I smiled. “I’m a private investigator, Mr. Thayer, and I’m investigating a private matter for Mr. McGraw here. He showed me one of your business cards the other night, and I wondered where he got it.”

McGraw shifted uncomfortably. Thayer stared at him with a look of disbelief. “You showed her one of my cards? Why the hell did you do that? For that matter, why were you talking to a private investigator at all?”

“I had my reasons.” McGraw looked embarrassed, but he also looked mean.

“I bet you did,” Thayer said heavily. He turned to me. “What are you doing for McGraw?”

I shook my head. “My clients pay for privacy.”

“What kinds of things do you investigate?” Thayer asked. “Divorces?”

“Most people think of divorce when they meet a private detective. Frankly divorce is pretty slimy. I do a lot of industrial cases…. You know Edward Purcell, the man who used to be chairman of Transicon? ”

Thayer nodded. “I know of him anyway.”

“I did that investigation. He hired me because his board was pressuring him to find out where the disposable assets were going. Unfortunately he didn’t cover his tracks well enough before he hired me.” Purcell’s subsequent suicide and the reorganization of a badly damaged Transicon had been a ten-day wonder in Chicago.

Thayer leaned over me. “In that case, what are you doing for McGraw?” He lacked McGraw’s raw menace, but he, too, was a powerful man, used to intimidating others. The force of his personality was directed at me and I sat up straight to resist it.

“What business is it of yours, Mr. Thayer?”

He gave me the frown that got obedience from his junior trust officers. “If he gave you my card, it’s my business.”

“It didn’t have anything to do with you, Mr. Thayer.”

“That’s right, Thayer,” McGraw growled. “Now get your ass out of my office.”

Thayer turned back to McGraw and I relaxed slightly. “You’re not trying to smear me with any of your dirty business, are you, McGraw?”

“Watch it, Thayer. My name and my operation have been cleared in every court in this country. In Congress too. Don’t give me that crap.”

“Yeah, Congress cleared you. Lucky, wasn’t it, the way Derek Bernstein died right before the Senate hearings began.”

McGraw walked right up to the banker. “You SOB. You get out of here now or I’ll get some people
to throw you out in a way that’ll pop your high-and-mighty executive dignity for you.”

“I’m not afraid of your thugs, McGraw; don’t threaten me.”

“Oh, come on,” I snapped. “Both of you are tough as all get out, and you’re both frightening me to pieces. So can you cut out this little-boy stuff? Why do you care so much about it, Mr. Thayer? Mr. McGraw here may have tossed a business card of yours around—but he hasn’t tried to smear your name with his dirty business—if he’s got dirty business. You got something on your conscience that’s making you so upset? Or do you just have to prove you’re the toughest guy in any crowd you’re in?”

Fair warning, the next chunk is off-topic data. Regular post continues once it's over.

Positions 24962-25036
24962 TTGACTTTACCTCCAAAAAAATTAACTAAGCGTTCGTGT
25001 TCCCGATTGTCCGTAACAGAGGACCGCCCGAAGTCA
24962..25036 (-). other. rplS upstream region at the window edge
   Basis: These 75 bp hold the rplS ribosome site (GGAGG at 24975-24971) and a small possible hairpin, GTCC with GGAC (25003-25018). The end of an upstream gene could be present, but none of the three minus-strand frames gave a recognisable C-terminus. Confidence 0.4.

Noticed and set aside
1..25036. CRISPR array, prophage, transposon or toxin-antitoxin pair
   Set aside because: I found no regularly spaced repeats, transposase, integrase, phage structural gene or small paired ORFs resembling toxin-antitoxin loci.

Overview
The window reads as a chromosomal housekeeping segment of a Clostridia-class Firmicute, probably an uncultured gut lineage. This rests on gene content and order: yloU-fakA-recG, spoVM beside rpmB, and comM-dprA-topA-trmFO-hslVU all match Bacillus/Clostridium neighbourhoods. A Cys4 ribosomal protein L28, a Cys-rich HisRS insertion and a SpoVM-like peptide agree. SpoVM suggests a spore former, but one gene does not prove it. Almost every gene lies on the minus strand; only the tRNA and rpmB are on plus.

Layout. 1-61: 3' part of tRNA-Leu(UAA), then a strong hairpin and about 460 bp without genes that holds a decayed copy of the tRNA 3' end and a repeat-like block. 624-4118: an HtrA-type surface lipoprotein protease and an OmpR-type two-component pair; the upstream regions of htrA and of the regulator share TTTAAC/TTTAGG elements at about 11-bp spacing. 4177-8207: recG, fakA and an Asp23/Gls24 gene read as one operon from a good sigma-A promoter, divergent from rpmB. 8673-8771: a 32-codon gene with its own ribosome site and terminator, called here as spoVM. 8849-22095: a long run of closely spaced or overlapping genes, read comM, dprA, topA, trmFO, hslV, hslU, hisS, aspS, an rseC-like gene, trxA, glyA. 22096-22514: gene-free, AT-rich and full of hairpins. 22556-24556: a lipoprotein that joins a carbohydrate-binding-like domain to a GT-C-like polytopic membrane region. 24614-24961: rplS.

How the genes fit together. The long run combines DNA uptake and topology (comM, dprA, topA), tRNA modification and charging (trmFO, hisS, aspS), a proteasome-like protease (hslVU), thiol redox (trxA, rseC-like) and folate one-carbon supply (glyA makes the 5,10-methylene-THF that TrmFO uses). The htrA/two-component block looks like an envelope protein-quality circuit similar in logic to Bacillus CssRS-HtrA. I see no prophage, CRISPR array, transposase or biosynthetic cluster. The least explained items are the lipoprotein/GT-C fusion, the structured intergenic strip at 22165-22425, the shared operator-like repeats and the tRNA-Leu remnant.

“Watch what you say to me, young lady. I’ve got a lot of powerful friends in this city, and they can—”

“That’s what I mean,” I interrupted. “Your powerful friends can take away my license. No doubt. But why do you care?”

He was silent for a minute. Finally he said, “Just be careful what you get into with McGraw here. The courts may have cleared him, but he’s into a lot of ugly business.”

“All right; I’ll be careful.”

He gave me a sour look and left.

McGraw looked at me approvingly. “ You handled him just right, Warshawski.”

I ignored that. “Why did you give me a fake name the other night, McGraw? And why did you give your daughter a different phony one?”

“How’d you find me, anyway?”

“Once I saw the McGraw name, it began stirring in the back of my mind. I remembered you from the night you were shot—it came back to me when Lieutenant Mallory mentioned the Knifegrinders. Why’d you come to me to begin with? You think my dad might help you out the way he did back then?”

“What are you talking about?”

“Oh, can it, McGraw. I was there. You may not remember me—but I remember you. You came in absolutely covered with blood and my dad fixed up your shoulder and got you out of the building. Did you think he’d help you out of whatever trouble you’re in this time, until you found out he was dead? Then what—you found my name in the Yellow Pages and thought maybe I was Tony’s son? Now, why did you use Thayer’s name?”

BOOK: Warshawski 01 - Indemnity Only